Monolith’s Tolkien … well, let’s be generous and say ‘inspired’ … series has a bit of PC pedigree around here. Shadow of Mordor won our 2014 Reader’s Award for Best PC Port, most likely because the modified LithTech engine helped the game to run well on a wide range of hardware. Shadow of War appears to once again use the (even more modified) LithTech engine, now rebranded as Firebird. Here’s how the PC version shapes up this time.

For reference, my machine is as follows: i5-6600 / 16GB RAM / 4GB 380X (17.9.3 Crimson drivers) / Windows 10. Fine for the ‘Recommended’ specs, except for the GPU which is a step below what Monolith think people will need. Funnily enough, the ‘Minimum’ suggested AMD GPU, the 7870, is what I used to play the first Shadow of Mordor.

The game is a 66GB download on PC, with another optional 30GB in the form of 4K cinematic cut-scenes (20GB) and a 4K texture pack (10GB). For the purposes of this article I do have the textures downloaded, but not the 4K cut-scenes.

Normally in these pieces I’d start by running through the settings and display options, but that was covered in this menu-tastic post from yesterday. If you missed that or can’t be arsed to read it and just want the menu pictures, here’s a gallery.

The Good: Loads of resolution support (up to 8K if you fancy it), 21:9 ultra-wide is partially supported in that it works in-game, but not for the cut-scenes. Extensive customisation options for the HUD; you can pretty much toggle any aspect on or off. Generally wide range of graphics options, and very good indications (text and visual) regarding hits to system RAM, V-RAM, and overall performance for each option. Uncapped frame-rate if you wish, with lots of other options in between. Keys can be rebound.

The Not So Good: But although keys can be rebound, you can’t decouple them from other functions. So if you don’t want to sprint with Space, that’s fine, but changing it will also change a load of other actions (like dodge rolling). Controller inputs cannot be changed. An FOV option would be welcome, to pull back from behind Talion a little bit. Anti-aliasing options are a bit sparse (FXAA, TAA) and TAA looks a bit like soft-focus Vaseline-lens.

The Bad: Mouse acceleration is back in Shadow of War and there appears to be no way to switch it off. Hopefully this will be patched in. Oddly, you can alter gamepad acceleration.

The Weird: No matter which options I choose, there’s always a small dark square in the upper left-hand corner of the screen. Looking around for an explanation, most people attribute it to Nvidia’s Ansel function. But that’s presumably incorrect, because I’m using an AMD card. The square is pretty easy to ignore but … is odd. Anyway, that’s why all of my images have a small square on them. I imagine there will be a fix or explanation for this before too long.

Here’s a comparison between the graphics set to Lowest, and set to Ultra (including the 4K textures).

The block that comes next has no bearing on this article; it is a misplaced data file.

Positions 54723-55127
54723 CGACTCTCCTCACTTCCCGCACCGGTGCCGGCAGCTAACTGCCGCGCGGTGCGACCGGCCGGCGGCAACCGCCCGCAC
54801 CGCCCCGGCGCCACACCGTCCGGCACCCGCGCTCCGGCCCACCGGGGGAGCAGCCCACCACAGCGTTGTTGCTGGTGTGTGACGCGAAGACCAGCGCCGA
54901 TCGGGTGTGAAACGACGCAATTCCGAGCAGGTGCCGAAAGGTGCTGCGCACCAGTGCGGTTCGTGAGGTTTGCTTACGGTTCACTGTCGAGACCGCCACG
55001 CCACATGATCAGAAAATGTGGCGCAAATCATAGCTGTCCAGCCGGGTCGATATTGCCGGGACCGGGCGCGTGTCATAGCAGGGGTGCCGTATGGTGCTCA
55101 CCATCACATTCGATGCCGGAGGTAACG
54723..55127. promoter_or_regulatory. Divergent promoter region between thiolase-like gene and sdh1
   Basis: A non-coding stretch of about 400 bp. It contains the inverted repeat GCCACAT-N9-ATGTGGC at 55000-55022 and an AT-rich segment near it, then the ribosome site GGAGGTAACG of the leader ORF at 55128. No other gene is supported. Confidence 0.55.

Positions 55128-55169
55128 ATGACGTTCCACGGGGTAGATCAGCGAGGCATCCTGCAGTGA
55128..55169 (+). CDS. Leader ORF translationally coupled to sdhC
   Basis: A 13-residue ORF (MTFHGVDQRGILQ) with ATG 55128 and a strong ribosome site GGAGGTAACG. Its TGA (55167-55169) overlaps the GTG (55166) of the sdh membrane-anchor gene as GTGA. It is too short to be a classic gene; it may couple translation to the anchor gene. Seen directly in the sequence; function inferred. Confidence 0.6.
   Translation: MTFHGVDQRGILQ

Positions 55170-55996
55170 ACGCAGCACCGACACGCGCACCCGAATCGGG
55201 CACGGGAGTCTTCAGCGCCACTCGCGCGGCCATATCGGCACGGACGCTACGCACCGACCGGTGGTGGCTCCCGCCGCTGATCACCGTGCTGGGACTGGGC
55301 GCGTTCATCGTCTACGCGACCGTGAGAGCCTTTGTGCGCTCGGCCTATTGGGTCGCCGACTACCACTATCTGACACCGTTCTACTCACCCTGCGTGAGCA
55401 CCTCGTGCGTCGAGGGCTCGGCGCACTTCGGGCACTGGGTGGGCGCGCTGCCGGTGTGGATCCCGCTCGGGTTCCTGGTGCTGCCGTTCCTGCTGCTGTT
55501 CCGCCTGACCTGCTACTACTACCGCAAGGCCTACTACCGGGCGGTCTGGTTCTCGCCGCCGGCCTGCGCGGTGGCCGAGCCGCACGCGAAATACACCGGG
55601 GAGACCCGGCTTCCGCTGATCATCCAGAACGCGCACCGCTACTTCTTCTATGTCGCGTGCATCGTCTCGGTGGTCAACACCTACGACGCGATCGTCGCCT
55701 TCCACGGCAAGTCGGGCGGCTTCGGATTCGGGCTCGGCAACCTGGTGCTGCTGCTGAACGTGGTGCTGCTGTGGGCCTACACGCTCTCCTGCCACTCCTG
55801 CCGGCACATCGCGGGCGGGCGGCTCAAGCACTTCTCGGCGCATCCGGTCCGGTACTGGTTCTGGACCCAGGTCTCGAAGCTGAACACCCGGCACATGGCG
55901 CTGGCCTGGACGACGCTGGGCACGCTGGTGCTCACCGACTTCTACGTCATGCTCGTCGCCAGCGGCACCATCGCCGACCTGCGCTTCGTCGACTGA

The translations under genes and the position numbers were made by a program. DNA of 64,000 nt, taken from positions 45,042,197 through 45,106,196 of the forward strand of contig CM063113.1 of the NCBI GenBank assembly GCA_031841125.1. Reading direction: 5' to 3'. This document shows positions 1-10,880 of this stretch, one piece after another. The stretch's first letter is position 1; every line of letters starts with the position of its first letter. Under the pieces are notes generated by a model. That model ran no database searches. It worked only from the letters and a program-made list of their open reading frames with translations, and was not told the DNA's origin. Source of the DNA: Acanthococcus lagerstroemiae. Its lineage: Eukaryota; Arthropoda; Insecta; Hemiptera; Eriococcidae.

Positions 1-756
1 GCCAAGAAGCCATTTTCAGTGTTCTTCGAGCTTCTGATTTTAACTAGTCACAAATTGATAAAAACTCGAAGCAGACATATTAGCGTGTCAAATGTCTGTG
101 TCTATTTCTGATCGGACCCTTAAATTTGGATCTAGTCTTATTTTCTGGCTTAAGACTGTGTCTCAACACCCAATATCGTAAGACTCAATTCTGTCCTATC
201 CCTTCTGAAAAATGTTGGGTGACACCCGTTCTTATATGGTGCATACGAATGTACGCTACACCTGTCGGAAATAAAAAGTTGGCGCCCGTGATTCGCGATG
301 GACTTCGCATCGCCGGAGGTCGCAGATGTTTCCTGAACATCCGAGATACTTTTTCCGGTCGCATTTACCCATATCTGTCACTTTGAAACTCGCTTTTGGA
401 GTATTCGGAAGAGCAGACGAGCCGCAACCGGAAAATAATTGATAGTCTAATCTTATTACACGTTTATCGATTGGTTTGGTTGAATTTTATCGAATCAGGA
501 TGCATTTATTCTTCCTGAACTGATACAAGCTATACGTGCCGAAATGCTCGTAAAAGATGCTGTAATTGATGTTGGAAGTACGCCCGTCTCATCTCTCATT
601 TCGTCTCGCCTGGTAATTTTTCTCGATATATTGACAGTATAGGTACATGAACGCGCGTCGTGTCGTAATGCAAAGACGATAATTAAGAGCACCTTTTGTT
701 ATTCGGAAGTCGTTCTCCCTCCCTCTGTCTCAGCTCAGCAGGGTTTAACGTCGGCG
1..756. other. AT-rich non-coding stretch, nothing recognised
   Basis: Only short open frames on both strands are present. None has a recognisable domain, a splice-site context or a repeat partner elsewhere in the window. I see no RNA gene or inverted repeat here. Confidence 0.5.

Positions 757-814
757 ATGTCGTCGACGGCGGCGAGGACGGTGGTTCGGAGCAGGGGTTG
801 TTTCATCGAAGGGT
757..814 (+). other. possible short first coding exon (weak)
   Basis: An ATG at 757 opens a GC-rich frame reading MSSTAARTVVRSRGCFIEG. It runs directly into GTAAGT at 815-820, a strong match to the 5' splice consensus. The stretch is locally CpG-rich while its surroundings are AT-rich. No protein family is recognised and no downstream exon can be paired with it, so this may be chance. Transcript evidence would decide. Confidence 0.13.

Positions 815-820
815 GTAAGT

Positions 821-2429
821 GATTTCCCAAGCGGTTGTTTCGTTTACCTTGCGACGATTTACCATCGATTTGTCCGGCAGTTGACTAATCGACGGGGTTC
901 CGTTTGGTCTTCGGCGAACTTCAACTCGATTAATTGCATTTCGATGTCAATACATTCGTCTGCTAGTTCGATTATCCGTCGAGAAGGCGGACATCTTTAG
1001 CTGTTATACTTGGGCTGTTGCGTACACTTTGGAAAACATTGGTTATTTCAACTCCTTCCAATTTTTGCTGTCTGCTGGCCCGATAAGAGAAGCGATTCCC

Lowest of the Low.


And, as a companion piece, here’s a pair of benchmarks from Lowest and Ultra. I’m not entirely convinced the benchmark tool in Shadow of War is absolutely accurate though, because it seemed to over-estimate my ability to run the game at Ultra. It shows an average FPS of 35, but I didn’t see it get above 30 when actually attempting to play at that level of fidelity (it was more hovering in the mid-20s).

Benchmark for Lowest.

Benchmark on Ultra.

Despite having a mid-range GPU from a couple of generations back, it’s not too difficult to squeeze a (mostly) consistent 60fps out of Shadow of War. A mixture of High/Medium settings (and a few outlier Ultra ones, like AF) does the trick. Here’s what I’ve been using, at 1080p. Pushing it a bit in some places (the exclamation points), which I may have to tone down if later sections of the game get more demanding. Dynamic Resolution is switched off, incidentally – that would obviously throw things off.

And to see that in motion, you can watch the short video below. It’s from not too far into the game, in Minas Ithil. A bit of parkour, a spot of Orc bashing, and a dip into the menus. There are minor dips, but it’s basically 60fps. Promising performance for anybody else hoping to play this game on older GPU hardware.

Overall, Shadow of War feels like another strong PC version. However, the most noticeable failings are, unfortunately, in the realm of PC-specific controls. The key binding is somewhat limited by multi-purpose actions, but the real problem is the default mouse acceleration that (at least at the time of writing) can’t be disabled. If you’re opting for a gamepad, on the other hand, you’ll be fine (PS4 button prompts aren’t in the game yet, but are confirmed to be coming).

Things are unambiguously better when it comes to display options and the degree to which the game can scale to older or newer hardware. That my older GPU can (just about) hold a solid 60fps at 1080p in the same title that allows for an 8K/Ultra combo is exactly what a good PC version should be aiming for. Shadow of War doesn’t get top marks in all areas, but on the fundamental level of how the game actually runs on a myriad of PCs, there shouldn’t be too many complaints.

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